abline(h=cutoff, lty=2, col="red")

## Geographically Weighted Regression

Since the data used in this example occur over map space, they may not be independent or spatial heterogeneity may exist. So, it may not be appropriate to use a single equation to represent the relationships.

To determine if this is an issue, I will first plot the residuals over map space by adding the residuals to the data set then mapping them with tmap.

data$resid <- residuals tm_shape(data)+ tm_polygons(col= "resid") Based on a visual inspection of the map, it does appear that there may be some spatial patterns in the residuals. However, this is difficult to say with certainty. Luckily, a statistical test is available for assessing global spatial autocorrelation: Moran’s I. The null hypothesis for this test is that there is no spatial autocorrelation, or that the spatial pattern of the values is random. The alternative hypothesis is that the pattern is not random, so the values are either clustered or dispersed. Moran’s I is based on comparing a feature to its neighbors, so we will need to obtain a matrix of weights that define spatial relationships. There are multiple means to accomplish this in R. First, I convert the sf object to an sp object, since the function of interest will not accept sf objects. Next, I build a neighbor list using the poly2nb() function from the spdep package. Using this method, only features that share boundaries will be considered neighbors. Note that there are other means to define neighbors; for example, you could use inverse distance weighting to build the spatial weights matrix. Once neighbors are defined, I use the nb2listw() function from the spdep package to build a spatial weights matrix. I can then calculate Moran’s I using the moran.test() function from spdep. The reported Moran’s I Index is positive and statistically significant. This suggests that the residuals are spatially clustered. So, a geographically weighted regression may be more appropriate than traditional regression methods. data_sp <- as(data, Class="Spatial") continuity.nb <- poly2nb(data, queen = FALSE) plot(continuity.nb, coordinates(data_sp)) continuity.listw <- nb2listw(continuity.nb) summary(continuity.listw) Characteristics of weights list object: Neighbour list object: Number of regions: 3108 Number of nonzero links: 17752 Percentage nonzero weights: 0.1837745 Average number of links: 5.711712 Link number distribution: 1 2 3 4 5 6 7 8 9 10 11 13 13 26 68 341 860 1065 518 166 39 10 1 1 13 least connected regions: 294 309 367 391 680 1074 1140 1152 1498 1778 2131 2136 2351 with 1 link 1 most connected region: 1958 with 13 links Weights style: W Weights constants summary: n nn S0 S1 S2 W 3108 9659664 3108 1126.856 12653.89 moran.test(data_sp$resid, continuity.listw)

Moran I test under randomisation

data:  data_sp$resid weights: continuity.listw Moran I statistic standard deviate = 28.746, p-value < 2.2e-16 alternative hypothesis: greater sample estimates: Moran I statistic Expectation Variance 0.3097570180 -0.0003218539 0.0001163562 I will use the gwr() function from the spgwr package to perform geographically weighted regression. Before running the model, I will need to determine an optimal bandwidth, which defines the optimal search distance for incorporating spatial weights into the model. This can be accomplished with the gwr.sel() function. gwr.sel(per_25_bach ~ per_no_hus + per_with_child_u18 + avg_fam_size + per_fem_div_15 + per_native_born + per_eng_only + per_broadband, data = data_sp) Bandwidth: 2116.32 CV score: 42299.14 Bandwidth: 3420.859 CV score: 42777.43 Bandwidth: 1310.071 CV score: 41266 Bandwidth: 811.7811 CV score: 38974.97 Bandwidth: 503.8212 CV score: 35811.42 Bandwidth: 313.4915 CV score: 33243.13 Bandwidth: 195.8613 CV score: 31942.54 Bandwidth: 123.1619 CV score: 32824.8 Bandwidth: 209.3078 CV score: 32031.64 Bandwidth: 187.3723 CV score: 31902.1 Bandwidth: 162.8461 CV score: 31902.26 Bandwidth: 175.1307 CV score: 31874.44 Bandwidth: 175.1261 CV score: 31874.44 Bandwidth: 173.9778 CV score: 31874.27 Bandwidth: 169.7259 CV score: 31878.19 Bandwidth: 174.1568 CV score: 31874.27 Bandwidth: 174.1618 CV score: 31874.27 Bandwidth: 174.1607 CV score: 31874.27 Bandwidth: 174.1607 CV score: 31874.27 Bandwidth: 174.1606 CV score: 31874.27 Bandwidth: 174.1607 CV score: 31874.27 [1] 174.1607 Once the optimal bandwidth is determined, I can build the model. Note that this syntax is very similar to the regression techniques implemented above. m3 <- gwr(per_25_bach ~ per_no_hus + per_with_child_u18 + avg_fam_size + per_fem_div_15 + per_native_born + per_eng_only + per_broadband, data = data_sp, bandwidth=74.1607) Once the model is built, I convert the result to an sf object. I then print the first five records to visualize the results. Note that different coefficients are now provided for each feature as opposed to a single, global equation. So, the model is able to vary over space to incorporate spatial heterogeneity. m3_sf <- st_as_sf(m3$SDF)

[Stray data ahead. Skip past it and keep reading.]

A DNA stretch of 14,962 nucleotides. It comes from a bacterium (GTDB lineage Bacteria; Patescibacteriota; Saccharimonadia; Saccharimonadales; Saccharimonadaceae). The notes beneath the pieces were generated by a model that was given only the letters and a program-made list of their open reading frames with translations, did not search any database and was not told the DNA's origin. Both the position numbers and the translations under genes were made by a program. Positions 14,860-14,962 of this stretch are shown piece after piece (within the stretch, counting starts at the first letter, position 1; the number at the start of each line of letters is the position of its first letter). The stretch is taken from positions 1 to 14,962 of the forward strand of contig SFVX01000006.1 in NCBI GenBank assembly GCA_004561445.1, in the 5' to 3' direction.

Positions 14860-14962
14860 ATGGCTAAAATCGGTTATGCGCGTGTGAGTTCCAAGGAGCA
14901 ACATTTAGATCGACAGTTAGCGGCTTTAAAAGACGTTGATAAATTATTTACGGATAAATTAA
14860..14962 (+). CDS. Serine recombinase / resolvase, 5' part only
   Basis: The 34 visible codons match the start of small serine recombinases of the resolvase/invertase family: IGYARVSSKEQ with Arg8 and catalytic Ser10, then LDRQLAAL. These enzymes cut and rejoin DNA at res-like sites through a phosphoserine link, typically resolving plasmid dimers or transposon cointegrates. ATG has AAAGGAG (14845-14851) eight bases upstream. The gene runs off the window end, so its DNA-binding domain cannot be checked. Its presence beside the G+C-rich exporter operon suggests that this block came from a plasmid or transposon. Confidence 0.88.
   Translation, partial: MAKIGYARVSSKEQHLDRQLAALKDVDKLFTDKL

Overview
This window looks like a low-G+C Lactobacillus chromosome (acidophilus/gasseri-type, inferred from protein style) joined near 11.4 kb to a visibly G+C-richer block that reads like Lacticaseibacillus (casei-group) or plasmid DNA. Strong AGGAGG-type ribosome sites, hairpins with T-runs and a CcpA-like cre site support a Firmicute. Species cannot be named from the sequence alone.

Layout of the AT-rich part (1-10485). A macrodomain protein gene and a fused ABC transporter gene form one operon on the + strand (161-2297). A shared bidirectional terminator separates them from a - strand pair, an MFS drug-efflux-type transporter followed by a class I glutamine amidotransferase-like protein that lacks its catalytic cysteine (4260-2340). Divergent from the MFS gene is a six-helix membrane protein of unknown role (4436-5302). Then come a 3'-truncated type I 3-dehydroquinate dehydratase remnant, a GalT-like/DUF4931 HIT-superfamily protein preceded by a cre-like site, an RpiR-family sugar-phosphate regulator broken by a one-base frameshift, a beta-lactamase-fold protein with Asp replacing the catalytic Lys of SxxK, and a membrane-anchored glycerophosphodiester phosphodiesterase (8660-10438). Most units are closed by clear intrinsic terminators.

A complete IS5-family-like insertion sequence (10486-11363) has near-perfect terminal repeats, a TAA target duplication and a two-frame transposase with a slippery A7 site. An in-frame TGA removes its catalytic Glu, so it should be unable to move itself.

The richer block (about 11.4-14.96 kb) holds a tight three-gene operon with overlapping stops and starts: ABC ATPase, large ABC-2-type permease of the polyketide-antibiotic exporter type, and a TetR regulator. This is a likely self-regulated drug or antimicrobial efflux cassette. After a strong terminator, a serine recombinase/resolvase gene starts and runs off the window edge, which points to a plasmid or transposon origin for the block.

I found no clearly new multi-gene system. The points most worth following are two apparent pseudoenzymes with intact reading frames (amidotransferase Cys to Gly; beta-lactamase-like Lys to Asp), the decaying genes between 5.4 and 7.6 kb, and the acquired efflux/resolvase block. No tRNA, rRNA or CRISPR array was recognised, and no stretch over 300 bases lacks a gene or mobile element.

Simple feature collection with 6 features and 12 fields
Geometry type: MULTIPOLYGON
Dimension:     XY
Bounding box:  xmin: -123.7283 ymin: 33.99541 xmax: -96.45284 ymax: 46.38562
sum.w X.Intercept.  per_no_hus per_with_child_u18 avg_fam_size
1 23.484874    -27.42689 -0.01007355         0.04796200   2.74645886
2  9.307637     41.42467 -0.54700189        -0.20100656   1.21161468
3  4.632656     56.37373 -0.55172855         0.04579884  -5.53925238
4 23.169466    -23.20120  0.27697368        -0.03866505   0.03569103
5 20.190273    -23.26398  0.24553224        -0.02797311   1.19405230
6 21.218875    -47.50913  0.25352723        -0.24645586   4.25096646
per_fem_div_15 per_native_born per_eng_only per_broadband      gwr.e     pred
1    -0.20456327     -0.53069283   0.52173922     0.5167422  4.1145516 11.58545
2    -0.27262219     -1.08551734   0.33595048     0.6875419 -0.9746631 10.07466
3     0.43301887     -0.21302443   0.01026571    -0.1028513 -0.2955396  5.99554
4    -0.18292220     -0.41329840   0.40358736     0.5654243  2.5396139 21.76039
5    -0.30517232     -0.50079063   0.55873024     0.4469563 -1.0036012 13.10360
6     0.05427012     -0.03128129   0.21055462     0.5455805  1.2245257 20.47547
localR2                       geometry
1 0.7113341 MULTIPOLYGON (((-97.01952 4...
2 0.9485200 MULTIPOLYGON (((-123.4364 4...
3 0.9371532 MULTIPOLYGON (((-104.5674 3...
4 0.7364540 MULTIPOLYGON (((-96.91075 4...
5 0.6723835 MULTIPOLYGON (((-98.27367 4...
6 0.6910464 MULTIPOLYGON (((-97.12928 4...

Finally, I print the result then obtain an RMSE for the prediction. The RMSE using multiple regression obtained above is 3.69% while that for GWR is 2.7%. This suggests improvement in the prediction.

tm_shape(m3_sf)+
tm_polygons(col= "pred")

rmse(data$per_25_bach, m3_sf$pred)
[1] 1.852156

## Concluding Remarks

The example used here was not optimal for linear regression as many of the model assumptions were not met. GWR improved the results; however, it also has similar assumptions that cannot be violated. So, this problem might be better tackled using a different method. We will revisit it again in the context of machine learning.